Fondue has made a welcome comeback in recent years, and is gaining renewed popularity after its heyday in the 1960s. A Swiss classic, fondue comes from the French verb “fondre” meaning “to melt”. Chocolate fondue was created by a Swiss chef, living in New York, in the 1960s and is the perfect way to stir up a dinner party. It is practically effortless to prepare and your guests can participate and enjoy a delicious chocolate dessert in a relaxed and fun way!
Swissmar 3-in-1 Arosa Fondue set
The Swissmar 3-in-1 Arosa 11 piece stainless steel fondue set is as beautiful as it is functional. The stainless steel multi-purpose fondue set has a ceramic insert that acts as a double boiler, so that you can use this one fondue set for 3 different types of fondue -- chocolate, meat and cheese. Each set includes a stainless steel pot, splatter guard and rechaud, white ceramic insert, six fondue forks and a dual function burner.
A perfect chocolate fondue!
Making chocolate fondue at home couldn’t be simpler, especially in the Swissmar fondue pot.
Melted chocolate makes the perfect base for a variety of sweet and delightful items, and the fondue heat will keep the chocolate warm and melted throughout your evening. To make your chocolate fondue the best it can be, use the very best chocolate you can find! The chocolate is the very essence of your fondue -- and poor quality chocolate will result in a poor tasting fondue!
Feel free to spice up your chocolate fondue with a variety of flavourings including coffee, vanilla, cinnamon or even a pinch of cayenne pepper.
For “dippers” consider a variety of fresh fruits including strawberries, orange sections, pears, bananas or dried fruits like apricots or figs.
Also delicious for dipping are pieces of pound cake, brownies, marshmallows, biscotti or ladyfinger cookies.
Chocolate or Cheese
Whether you are planning an intimate dinner for two or a large party, fondue is an excellent choice. This delicious and interesting dish naturally encourages meeting and mingling at any gathering.
Proper dipping technique:
Spear your “dipper” with your fondue fork and dip it into the fondue pot to coat. Remove the “dipper” from the fondue, but continue to hold over the pot for a few seconds in order to allow any drips to fall back into the pot. If you are worried about drips, use a serviette or small plate underneath your fork as you remove the “dipper” from the pot.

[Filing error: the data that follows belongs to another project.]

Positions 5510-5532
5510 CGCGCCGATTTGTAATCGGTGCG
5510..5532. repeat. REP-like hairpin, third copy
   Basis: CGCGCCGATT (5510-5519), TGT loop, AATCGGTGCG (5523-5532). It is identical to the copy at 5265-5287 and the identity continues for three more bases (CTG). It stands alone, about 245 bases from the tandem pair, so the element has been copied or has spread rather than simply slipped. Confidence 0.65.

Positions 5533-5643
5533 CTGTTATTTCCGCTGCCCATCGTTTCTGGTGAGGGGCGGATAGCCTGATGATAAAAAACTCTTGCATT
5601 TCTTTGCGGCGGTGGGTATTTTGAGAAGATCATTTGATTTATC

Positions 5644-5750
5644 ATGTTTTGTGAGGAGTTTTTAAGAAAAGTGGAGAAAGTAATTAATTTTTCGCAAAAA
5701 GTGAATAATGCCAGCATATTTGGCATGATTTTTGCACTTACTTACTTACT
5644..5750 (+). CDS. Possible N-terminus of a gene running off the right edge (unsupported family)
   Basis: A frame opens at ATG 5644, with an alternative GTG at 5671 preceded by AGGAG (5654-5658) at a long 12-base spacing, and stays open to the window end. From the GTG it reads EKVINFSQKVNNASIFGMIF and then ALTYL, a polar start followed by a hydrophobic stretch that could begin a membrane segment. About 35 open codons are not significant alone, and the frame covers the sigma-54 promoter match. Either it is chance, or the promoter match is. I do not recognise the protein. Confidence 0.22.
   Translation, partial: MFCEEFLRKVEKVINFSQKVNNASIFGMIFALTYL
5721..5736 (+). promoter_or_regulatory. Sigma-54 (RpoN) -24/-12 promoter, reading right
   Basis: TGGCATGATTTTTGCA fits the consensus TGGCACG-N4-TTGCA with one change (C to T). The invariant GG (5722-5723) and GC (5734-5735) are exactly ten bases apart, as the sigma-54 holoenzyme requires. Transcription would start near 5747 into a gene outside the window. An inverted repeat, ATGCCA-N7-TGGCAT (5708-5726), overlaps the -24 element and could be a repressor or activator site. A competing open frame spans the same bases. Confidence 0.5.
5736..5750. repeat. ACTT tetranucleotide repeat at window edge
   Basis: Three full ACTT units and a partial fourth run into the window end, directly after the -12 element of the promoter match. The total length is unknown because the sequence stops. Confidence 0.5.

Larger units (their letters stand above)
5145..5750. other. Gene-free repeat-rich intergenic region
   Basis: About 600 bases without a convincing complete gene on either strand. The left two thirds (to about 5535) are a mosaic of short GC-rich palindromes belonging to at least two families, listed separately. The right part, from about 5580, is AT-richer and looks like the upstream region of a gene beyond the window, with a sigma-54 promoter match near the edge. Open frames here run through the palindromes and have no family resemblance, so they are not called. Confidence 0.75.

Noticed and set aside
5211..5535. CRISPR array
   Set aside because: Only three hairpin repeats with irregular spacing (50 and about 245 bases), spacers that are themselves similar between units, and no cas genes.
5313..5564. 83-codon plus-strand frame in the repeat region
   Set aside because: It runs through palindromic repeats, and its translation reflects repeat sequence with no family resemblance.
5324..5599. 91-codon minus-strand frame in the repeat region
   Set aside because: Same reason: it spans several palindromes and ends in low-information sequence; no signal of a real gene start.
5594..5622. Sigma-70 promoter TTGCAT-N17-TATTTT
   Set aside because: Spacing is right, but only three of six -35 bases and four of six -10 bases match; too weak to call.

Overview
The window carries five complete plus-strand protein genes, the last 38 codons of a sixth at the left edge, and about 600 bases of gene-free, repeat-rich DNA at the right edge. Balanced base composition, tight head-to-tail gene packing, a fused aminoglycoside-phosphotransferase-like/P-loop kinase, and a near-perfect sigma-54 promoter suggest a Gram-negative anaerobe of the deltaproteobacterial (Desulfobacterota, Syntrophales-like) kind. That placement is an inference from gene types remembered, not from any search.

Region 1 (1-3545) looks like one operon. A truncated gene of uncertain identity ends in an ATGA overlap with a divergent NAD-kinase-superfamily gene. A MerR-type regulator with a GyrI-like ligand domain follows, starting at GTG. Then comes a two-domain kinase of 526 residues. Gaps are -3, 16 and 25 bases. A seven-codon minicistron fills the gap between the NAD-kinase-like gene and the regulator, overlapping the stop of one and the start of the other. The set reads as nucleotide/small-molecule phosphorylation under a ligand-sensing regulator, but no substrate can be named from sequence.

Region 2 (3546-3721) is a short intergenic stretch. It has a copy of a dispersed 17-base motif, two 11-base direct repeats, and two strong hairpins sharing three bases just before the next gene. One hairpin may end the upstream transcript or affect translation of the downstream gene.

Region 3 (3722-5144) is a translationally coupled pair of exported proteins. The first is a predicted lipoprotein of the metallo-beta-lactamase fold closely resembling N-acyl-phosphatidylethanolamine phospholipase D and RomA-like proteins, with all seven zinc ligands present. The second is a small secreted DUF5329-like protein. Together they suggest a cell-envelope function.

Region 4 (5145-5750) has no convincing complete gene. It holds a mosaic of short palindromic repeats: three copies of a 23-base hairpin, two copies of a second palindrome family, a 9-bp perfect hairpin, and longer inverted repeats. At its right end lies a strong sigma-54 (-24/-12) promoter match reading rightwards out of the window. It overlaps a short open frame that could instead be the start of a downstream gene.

Take your turn:
Fondue etiquette recommends not dipping when someone else is. Everyone deserves their own time in the pot! Decide at the outset which way the dipping will go -- clockwise or counter-clockwise -- and stick with this system throughout the evening.
Don’t blow on your food to cool it:
It’s probably not a good idea to blow on your food to cool it down. Rather, wait a few seconds and allow it to cool naturally.
Don’t touch the fork with your mouth:
Because you will be using the fork again throughout the evening, be sure not to touch your fork to your lips or tongue. It’s often best to remove the food from your “dipping fork” to an “eating fork” to avoid issues.
No double dipping:
Okay everyone has seen the Seinfeld episode, so there’s probably no need to explain the issue of “double dipping”. But very simply, taking a bite and then dipping it back in the pot is as bad as touching the fork to your mouth!
No finger dipping, please:
Not only is this rude, you run the risk of burning your fingers. We have fondue forks to avoid this issue!
Don’t drop your food in the fondue:
Not a big deal, but if food gets dropped in the pot, it makes it messy and less appealing for others as they continue to dip. And there are a couple of traditions that follow from dropping food in the fondue pot. One tradition says that if you drop food in the pot, you have to buy the next round of drinks! Another says that a woman who drops food into the pot has to kiss the person sitting beside her!
Did you know?
- The top chocolate loving nations in the world are: Switzerland, Austria, Ireland, Germany and Norway.
- James Beard, the dean of American cookery, once said “a steaming cup of hot chocolate with buttered toast is surely one of the most heart warming, body-warming, and taste-satisfying combinations known to man.”
- An eight ounce cup of hot chocolate contains only 9 mg of caffeine, compared to an eight ounce cup of coffee which can contain up to 133 mg of caffeine.
- A study conducted by Cornell University showed that hot chocolate contains more antioxidants than wine and tea!
- In Belgium and some other areas in Europe, if you order a “warme chocolade” or “chocolat chaud” you will receive a cup of steamed milk and a small bowl of bittersweet chocolate chips to dissolve in the milk.
- The Aztec emperor, Montezuma, is said to have drank 50 goblets of chocolate per day!
- 71% of North American chocolate eaters prefer milk chocolate!
- Hot chocolate and churros is the traditional working man’s breakfast in Spain.
- More chocolate is consumed in the winter than any other season.
- 66% of chocolate is consumed between meals.